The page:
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There is a strange subgenre of movies, often headlined by kiddie icons like Eddie Murphy, Jim Carrey and Adam Sandler, about workaholics dads who are just too obsessed with business and their professional lives to spend enough time with their families, particularly their adoring sons, until some manner of metaphysical tomfoolery—being unable to lie, only having a thousand words left in a lifetime, being given a magical remote control—teaches them the error of their ways and the importance of family.
Movies like these place a disproportionate emphasis on dads popping up in the stands for their son's big game, and for whatever reason, these movies tend to focus on sons, which is why I'll also be focusing on sons rather than daughters here. Perhaps because they so wholly embody the lazy, casual sexism of our day, and particularly the movie world, these movies prioritize the bond between fathers and sons in a way they do not fathers and daughters.
Indeed, these overworked papas' misplaced priorities are often illustrated by early scenes of an adoring, cherubic, shaggy-haired little boy sadly staring at his baseball glove in resigned disappointment after the mother tells them that even though he promised he'd make the big game no matter what, Dad's business meeting ran late yet again and he won't be able to make it. Sometimes a musical recital or a play takes the place of the big game but the arc remains consistent: a dad who prioritizes business over family must climactically choose family over business, even if doing so harms him professionally or costs his family financial security.
These movies place an enormous emphasis on dads nailing the sort of symbolic gestures movies love, but it's telling to me that they don't really seem to expect or demand more of these harried, overworked dads other than symbolic gestures. Watching movies and TV shows in our country, it's easy to get the sense that if a dad goes to his son's games, reads a bedtime story every now and then and doesn't forget his birthday or publicly harangue the boy's mother, then he is Father of the Year material. But the standards and expectations for mothers are so much higher.
It's unforgivable that men and women are held to such wildly differing standards when it comes to parenting but I realize that I have internalized some of this social conditioning as well.
It doesn't seem like too much of an exaggeration to state that if a man does more than the bare minimum as a father he is hailed by society and rewarded disproportionately whereas women are expected to give up everything for motherhoods—to sacrifice their professional and creative ambitions, figures, discretionary incomes, free time and sanity, and to do so lovingly, willingly and with a smile on their faces—or be considered hopelessly deficient in a way the world has difficulty forgiving.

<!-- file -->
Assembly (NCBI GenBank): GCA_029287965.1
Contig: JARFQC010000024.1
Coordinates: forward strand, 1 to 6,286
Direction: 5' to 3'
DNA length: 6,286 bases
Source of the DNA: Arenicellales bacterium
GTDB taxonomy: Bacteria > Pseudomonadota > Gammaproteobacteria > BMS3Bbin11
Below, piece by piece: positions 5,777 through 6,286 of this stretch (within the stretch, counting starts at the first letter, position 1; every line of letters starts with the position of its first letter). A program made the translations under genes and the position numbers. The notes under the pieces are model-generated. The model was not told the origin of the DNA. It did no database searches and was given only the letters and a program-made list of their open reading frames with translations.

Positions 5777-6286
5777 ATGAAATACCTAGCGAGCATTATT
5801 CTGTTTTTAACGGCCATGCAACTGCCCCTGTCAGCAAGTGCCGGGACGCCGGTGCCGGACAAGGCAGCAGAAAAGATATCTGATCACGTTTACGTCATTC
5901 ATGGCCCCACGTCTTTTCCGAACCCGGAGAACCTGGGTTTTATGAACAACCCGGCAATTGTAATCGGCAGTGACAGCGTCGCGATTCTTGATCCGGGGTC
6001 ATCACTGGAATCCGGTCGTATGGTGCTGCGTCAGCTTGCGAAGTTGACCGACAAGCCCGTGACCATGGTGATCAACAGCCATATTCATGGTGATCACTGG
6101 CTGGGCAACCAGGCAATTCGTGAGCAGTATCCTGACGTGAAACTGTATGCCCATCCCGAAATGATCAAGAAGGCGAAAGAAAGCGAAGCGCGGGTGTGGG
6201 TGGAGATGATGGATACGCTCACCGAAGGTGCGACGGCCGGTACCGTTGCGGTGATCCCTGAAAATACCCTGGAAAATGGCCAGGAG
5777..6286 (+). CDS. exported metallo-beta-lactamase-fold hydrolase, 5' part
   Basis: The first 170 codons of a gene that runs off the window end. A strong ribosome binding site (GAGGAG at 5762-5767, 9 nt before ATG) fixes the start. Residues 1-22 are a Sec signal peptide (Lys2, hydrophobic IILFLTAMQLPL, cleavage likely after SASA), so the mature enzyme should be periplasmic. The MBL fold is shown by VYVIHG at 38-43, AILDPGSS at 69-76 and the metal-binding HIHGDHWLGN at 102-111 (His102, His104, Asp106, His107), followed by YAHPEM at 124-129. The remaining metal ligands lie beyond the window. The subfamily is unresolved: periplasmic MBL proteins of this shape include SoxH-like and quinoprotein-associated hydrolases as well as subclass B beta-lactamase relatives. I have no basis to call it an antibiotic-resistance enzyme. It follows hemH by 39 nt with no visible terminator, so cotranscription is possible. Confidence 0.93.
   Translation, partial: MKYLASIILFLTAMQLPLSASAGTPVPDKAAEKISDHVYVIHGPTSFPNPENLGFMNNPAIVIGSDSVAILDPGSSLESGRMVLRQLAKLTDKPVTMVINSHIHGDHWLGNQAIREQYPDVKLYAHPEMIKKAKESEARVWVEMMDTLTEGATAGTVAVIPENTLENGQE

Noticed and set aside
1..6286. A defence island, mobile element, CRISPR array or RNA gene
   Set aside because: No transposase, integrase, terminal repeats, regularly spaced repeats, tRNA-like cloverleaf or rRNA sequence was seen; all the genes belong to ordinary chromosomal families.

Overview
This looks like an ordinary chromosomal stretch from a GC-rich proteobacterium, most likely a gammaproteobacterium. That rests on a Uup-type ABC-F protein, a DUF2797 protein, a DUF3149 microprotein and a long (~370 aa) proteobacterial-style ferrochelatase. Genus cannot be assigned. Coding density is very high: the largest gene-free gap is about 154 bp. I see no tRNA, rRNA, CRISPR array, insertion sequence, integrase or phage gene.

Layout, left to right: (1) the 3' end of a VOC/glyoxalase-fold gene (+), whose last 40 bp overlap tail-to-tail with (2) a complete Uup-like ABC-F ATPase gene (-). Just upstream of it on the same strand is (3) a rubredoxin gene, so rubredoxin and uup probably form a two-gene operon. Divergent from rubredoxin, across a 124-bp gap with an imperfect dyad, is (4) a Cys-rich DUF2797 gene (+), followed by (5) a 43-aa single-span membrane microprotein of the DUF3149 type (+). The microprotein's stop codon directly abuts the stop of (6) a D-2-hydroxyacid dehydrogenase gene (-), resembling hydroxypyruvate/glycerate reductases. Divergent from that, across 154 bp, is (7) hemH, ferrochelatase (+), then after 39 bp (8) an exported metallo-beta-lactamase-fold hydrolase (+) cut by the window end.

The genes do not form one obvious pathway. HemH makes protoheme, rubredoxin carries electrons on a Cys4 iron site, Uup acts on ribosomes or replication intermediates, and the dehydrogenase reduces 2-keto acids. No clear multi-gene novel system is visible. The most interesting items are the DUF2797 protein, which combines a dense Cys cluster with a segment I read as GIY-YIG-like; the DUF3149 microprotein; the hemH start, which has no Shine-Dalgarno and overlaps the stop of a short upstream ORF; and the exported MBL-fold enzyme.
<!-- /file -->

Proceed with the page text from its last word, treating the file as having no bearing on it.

It's unforgivable that men and women are held to such wildly differing standards when it comes to parenting but I realize that I have internalized some of this social conditioning as well. I'm guilty of seeing a man out alone with his baby and automatically thinking, "What a great, concerned dad!" and seeing a woman out with her children and simply thinking she must be a mother.
We all get a lot of our ideas about the world and our role in it from popular culture, from the TV shows, movies, music and books that tell us how the world works when our minds are little sponges eagerly soaking everything up. This is particularly true of me, since I have written about pop culture as my profession for the last 18 years. So it's not surprising that my conception of fatherhood is wrapped up in the conventions of movies and TV shows about dad's, and those conventions focus on sweeping and not-so-sweeping symbolic gestures that I have internalized as being essential to parenting.
This includes playing catch with my 11-month-old son, which my wife finds about as ridiculous as my earlier stubborn determination to begin playing basketball recreationally as a middle-aged man, a goal that dead-ended with me buying a glow-in-the-dark basketball I have used for probably less than ten minutes.
I'm fixated on this because I genuinely think that playing catch with my son will be a wonderful bonding experience but also because that's what good dads do in movies and TV shows: they take some time out of their busy schedule to toss the ball around with kids who are overjoyed to be gifted a little quality one-on-one time with dear old dad. I think I'm a good dad, but I realize that might be because subconsciously or not, I am grading myself and all other dads on a lenient curve and that's not fair to my wife, my son or to me.
We all need to hold fathers to higher standards, and I should begin with myself. Because despite what the movies would have you believe, there is a whole lot more to being a good dad than showing up at the big game, delivering the "facts of life" speech and teaching Junior to ride a bike. It's not a matter of nailing all the big, not too terribly difficult symbolic gestures that determines a father's worth, but the in-between times between those big milestones that really matter.